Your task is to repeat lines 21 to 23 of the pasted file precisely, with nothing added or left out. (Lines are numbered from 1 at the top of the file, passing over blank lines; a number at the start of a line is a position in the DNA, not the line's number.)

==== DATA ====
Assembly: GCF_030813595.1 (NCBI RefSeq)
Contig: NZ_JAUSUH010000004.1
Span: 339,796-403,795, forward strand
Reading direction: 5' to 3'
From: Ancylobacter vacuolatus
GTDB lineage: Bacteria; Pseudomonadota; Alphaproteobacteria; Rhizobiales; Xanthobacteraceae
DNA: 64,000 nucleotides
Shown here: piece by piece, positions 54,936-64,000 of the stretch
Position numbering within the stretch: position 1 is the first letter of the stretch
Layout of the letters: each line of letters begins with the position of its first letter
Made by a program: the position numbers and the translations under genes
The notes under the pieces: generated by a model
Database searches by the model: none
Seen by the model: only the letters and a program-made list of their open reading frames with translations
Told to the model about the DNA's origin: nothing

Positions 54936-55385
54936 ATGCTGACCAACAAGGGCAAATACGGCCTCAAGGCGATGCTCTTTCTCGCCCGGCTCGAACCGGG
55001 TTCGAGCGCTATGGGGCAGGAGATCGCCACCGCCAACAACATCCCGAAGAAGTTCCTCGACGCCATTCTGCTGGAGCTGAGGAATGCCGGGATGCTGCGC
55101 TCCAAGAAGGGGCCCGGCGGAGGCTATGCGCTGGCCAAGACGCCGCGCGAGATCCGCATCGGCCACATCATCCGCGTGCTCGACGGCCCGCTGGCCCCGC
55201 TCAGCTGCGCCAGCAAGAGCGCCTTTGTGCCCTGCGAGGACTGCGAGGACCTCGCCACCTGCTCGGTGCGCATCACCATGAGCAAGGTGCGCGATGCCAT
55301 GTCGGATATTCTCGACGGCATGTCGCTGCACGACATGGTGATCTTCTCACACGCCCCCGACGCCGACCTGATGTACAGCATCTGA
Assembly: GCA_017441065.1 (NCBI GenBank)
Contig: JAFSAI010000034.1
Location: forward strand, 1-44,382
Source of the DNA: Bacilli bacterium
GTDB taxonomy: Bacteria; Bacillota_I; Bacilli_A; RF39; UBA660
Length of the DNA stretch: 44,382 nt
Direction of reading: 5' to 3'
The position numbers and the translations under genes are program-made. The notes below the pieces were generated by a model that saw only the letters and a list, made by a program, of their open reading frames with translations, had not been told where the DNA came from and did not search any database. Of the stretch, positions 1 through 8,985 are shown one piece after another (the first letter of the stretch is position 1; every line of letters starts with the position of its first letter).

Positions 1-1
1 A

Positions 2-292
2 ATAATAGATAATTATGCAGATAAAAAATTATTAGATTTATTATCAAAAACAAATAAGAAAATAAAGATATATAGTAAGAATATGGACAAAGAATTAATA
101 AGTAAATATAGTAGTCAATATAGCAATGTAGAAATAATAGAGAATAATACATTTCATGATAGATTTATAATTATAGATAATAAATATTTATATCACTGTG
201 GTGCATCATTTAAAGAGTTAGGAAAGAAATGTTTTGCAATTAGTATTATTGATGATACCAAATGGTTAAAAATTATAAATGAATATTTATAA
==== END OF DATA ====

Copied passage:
55301 GTCGGATATTCTCGACGGCATGTCGCTGCACGACATGGTGATCTTCTCACACGCCCCCGACGCCGACCTGATGTACAGCATCTGA
Assembly: GCA_017441065.1 (NCBI GenBank)
Contig: JAFSAI010000034.1